London Spring 2016 auction results

28 Mar 2016


Ahead of the annual round of London auctions held in March, Beares Auctions announced a new direction for the auction wing of the established shop, John & Arthur Beare. Under the banner of “Moto Perpetuo,” Beares’ will offer instruments and bow auctions in a new way.

According to the company’s February 16 release, items may come up for competitive sale as they become available, giving buyers access to new stock constantly while offering sellers an auction focused on their instrument. Some items will be available with a “buy now” option for one week before the three-week auction period begins. This new system may give sellers and buyers more flexibility, while making public auctions more like private deals.

In a move that appears to make public-auction sale prices private, once sold, items are removed from the site, making it impossible to track sale prices and market trends. During its first Moto Perpetuo auction, Beares sold several choice pieces almost immediately, including a circa 1865 silver-mounted Nikolaus Kittel cello bow and a 1788 François Lupot violin.

Amati, which has been having a mix of general auctions and trade auctions, sold a Johannes Theodorus Cuypers violin, made in The Hague in 1797 for £24,000; a Hungarian-made violin, possibly by Samuel Nemessanyi circa 1870, sold for £49,020; and a silver-mounted cello bow Eugène Nicolas Sartory sold for £19,840.

The big seller at Brompton’s March auction was a Carlo Ferdinando Landolfi violin, made in Milan in 1755, which sold for £180,000, while a French cello made by Gustave Adolphe Bernardel in ca. 1870 sold for £52,800 and a ca. 1770 English cello from Benjamin Banks sold for £45,600. A ca. 1907 silver-mounted Sartory violin bow, sold for a handsome £21,600, far above its pre-auction estimate.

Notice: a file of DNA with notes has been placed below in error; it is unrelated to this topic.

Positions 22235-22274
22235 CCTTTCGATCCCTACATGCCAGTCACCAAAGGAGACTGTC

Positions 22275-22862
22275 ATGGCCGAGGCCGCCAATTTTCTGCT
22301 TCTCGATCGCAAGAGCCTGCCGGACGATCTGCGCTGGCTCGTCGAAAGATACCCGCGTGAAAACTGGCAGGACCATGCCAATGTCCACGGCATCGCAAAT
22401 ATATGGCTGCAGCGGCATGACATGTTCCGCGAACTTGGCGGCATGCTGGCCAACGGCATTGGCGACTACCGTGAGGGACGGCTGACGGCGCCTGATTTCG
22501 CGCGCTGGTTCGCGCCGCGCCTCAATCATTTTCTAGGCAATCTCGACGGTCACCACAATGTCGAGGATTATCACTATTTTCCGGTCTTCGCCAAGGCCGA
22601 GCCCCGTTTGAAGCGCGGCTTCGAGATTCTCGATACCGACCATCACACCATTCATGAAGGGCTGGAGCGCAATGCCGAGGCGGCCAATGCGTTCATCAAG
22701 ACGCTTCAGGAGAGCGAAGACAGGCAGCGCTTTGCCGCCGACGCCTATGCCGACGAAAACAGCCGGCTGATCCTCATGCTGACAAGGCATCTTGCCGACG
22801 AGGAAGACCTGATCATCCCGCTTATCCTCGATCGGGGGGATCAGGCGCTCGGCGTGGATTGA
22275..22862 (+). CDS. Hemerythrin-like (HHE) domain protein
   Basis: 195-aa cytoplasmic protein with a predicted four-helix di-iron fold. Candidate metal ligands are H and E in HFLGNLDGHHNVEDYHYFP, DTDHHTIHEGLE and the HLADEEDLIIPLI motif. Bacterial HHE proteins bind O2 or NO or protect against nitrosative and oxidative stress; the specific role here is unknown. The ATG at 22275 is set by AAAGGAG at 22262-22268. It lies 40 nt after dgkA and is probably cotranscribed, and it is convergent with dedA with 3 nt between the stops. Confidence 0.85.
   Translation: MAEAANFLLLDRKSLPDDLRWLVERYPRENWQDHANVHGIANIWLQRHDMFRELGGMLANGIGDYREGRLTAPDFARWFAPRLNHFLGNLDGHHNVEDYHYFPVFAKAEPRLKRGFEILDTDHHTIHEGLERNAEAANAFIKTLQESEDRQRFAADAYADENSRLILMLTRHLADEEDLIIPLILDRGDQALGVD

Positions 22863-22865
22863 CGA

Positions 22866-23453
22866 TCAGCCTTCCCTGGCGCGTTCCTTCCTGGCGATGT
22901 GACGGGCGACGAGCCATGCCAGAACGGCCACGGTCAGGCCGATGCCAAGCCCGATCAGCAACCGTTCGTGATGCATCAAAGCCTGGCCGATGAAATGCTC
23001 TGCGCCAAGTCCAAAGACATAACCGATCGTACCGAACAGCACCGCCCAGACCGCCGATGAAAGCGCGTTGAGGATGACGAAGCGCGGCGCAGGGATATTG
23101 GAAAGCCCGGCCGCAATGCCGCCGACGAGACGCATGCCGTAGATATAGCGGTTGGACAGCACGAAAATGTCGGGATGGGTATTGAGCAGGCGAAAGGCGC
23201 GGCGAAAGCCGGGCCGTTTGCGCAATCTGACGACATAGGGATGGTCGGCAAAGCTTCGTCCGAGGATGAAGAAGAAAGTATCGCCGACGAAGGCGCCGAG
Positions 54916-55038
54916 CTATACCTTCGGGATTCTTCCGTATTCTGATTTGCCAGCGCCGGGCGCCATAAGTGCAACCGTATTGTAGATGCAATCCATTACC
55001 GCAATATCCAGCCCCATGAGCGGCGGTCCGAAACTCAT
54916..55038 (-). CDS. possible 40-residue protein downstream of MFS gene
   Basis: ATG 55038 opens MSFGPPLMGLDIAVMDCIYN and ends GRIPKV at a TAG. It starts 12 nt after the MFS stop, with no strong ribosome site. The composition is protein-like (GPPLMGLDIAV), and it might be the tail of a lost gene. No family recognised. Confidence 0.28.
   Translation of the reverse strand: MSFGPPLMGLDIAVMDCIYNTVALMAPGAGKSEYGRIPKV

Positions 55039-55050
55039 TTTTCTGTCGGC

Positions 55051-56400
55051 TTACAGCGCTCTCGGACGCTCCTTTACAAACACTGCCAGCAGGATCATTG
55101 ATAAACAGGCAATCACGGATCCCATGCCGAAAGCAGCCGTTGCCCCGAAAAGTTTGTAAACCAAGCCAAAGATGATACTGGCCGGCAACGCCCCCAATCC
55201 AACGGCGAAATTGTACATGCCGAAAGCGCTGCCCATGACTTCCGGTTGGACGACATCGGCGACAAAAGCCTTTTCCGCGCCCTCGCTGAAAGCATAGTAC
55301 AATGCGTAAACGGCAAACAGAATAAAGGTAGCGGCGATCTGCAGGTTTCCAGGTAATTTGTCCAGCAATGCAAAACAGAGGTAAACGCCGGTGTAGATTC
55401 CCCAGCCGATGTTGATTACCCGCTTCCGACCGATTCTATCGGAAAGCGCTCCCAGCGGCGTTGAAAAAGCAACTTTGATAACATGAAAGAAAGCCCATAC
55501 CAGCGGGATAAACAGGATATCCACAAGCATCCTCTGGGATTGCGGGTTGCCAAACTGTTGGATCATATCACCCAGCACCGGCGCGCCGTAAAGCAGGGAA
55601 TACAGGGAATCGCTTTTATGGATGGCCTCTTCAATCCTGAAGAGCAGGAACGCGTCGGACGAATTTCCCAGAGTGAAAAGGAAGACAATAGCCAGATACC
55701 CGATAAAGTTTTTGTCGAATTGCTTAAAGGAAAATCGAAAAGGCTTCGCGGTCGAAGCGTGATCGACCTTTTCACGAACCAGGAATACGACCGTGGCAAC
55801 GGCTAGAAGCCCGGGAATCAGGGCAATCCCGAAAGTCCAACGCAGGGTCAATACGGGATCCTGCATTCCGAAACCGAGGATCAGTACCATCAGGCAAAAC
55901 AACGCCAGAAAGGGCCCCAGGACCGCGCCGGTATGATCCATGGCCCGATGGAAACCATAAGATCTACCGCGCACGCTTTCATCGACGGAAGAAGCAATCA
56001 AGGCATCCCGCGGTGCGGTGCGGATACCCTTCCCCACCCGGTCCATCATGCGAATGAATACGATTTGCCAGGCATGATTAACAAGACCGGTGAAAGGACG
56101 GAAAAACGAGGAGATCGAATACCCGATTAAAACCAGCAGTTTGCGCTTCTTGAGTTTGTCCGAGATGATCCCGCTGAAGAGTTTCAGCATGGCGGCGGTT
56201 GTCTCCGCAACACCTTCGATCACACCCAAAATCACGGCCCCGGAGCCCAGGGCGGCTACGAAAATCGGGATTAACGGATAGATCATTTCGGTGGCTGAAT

Ingles & Hayday had what was certainly the most interesting item in the March auctions, a rare quartet by Vuillaume. The “Evangelists” quartet is the only one of four quartets made by Vuillaume and is the only quartet that remains a complete set today. While the other three quartets were decorated with the coat of arms for the families that commissioned the sets, the Evangelists quartet features instruments named after the authors of the four Gospels from the New Testament in the Bible: Matthew, Mark, Luke, and John.

Vuillaume made the quartet of Stradivari-based instruments from matching wood in 1863, naming each instrument after a saint. All feature the saint’s name inscribed below the bridge and an original tailpiece carved with an image of each instrument’s namesake: the St. Jean violin, St. Marc violin, St. Mathieu viola, and St. Luc cello.

The Evangelists quartet is in outstanding condition and has been in private European collections since about 1970, including in the collection of French expert and collector Étienne Vatelot from 1975–2008. The instruments feature certificates from Vuillaume experts Jean-Jacques Rampal and Vatelot. The quartet had a pre-sale estimate of £600,000–£800,000, but sold for a noteworthy £960,000. That works out to £240,000 per instrument. For comparison, Ingles & Hayday also sold an 1844 Vuillaume violin and a ca. 1845 Vuillaume cello in the same auction, with each instrument selling for £144,000.

In addition to its yearly March sale, Tarisio held its inaugural February New York–based sale, too. Both sales featured several record-setters. The London sale in March set records for a ca. 1730 violin by Francesco Goffriller, who worked in Udine after separating from his father Matteo, at £140,600; an 1869 George Chanot II violin that sold for £36,000; and a gold-mounted viola bow by Jean-Jacques Millant that went for £7,200. The sale’s top seller was a ca. 1855 Vuillaume violin, with a one-piece back, that sold for £143,000. Highlights from the New York sale include a violin made by Andrea Guarneri in collaboration with this son Giuseppe “filius Andreae” that sold to a musician for $200,600; $102,000 for a 1997 violin made by Samuel Zygmuntowicz; and $144,000 for a violin made in Turin in 1734 by a highly regarded maker who doesn’t enjoy the name recognition of some of his contemporaries, Giovanni Francesco Celoniato.

Recent Posts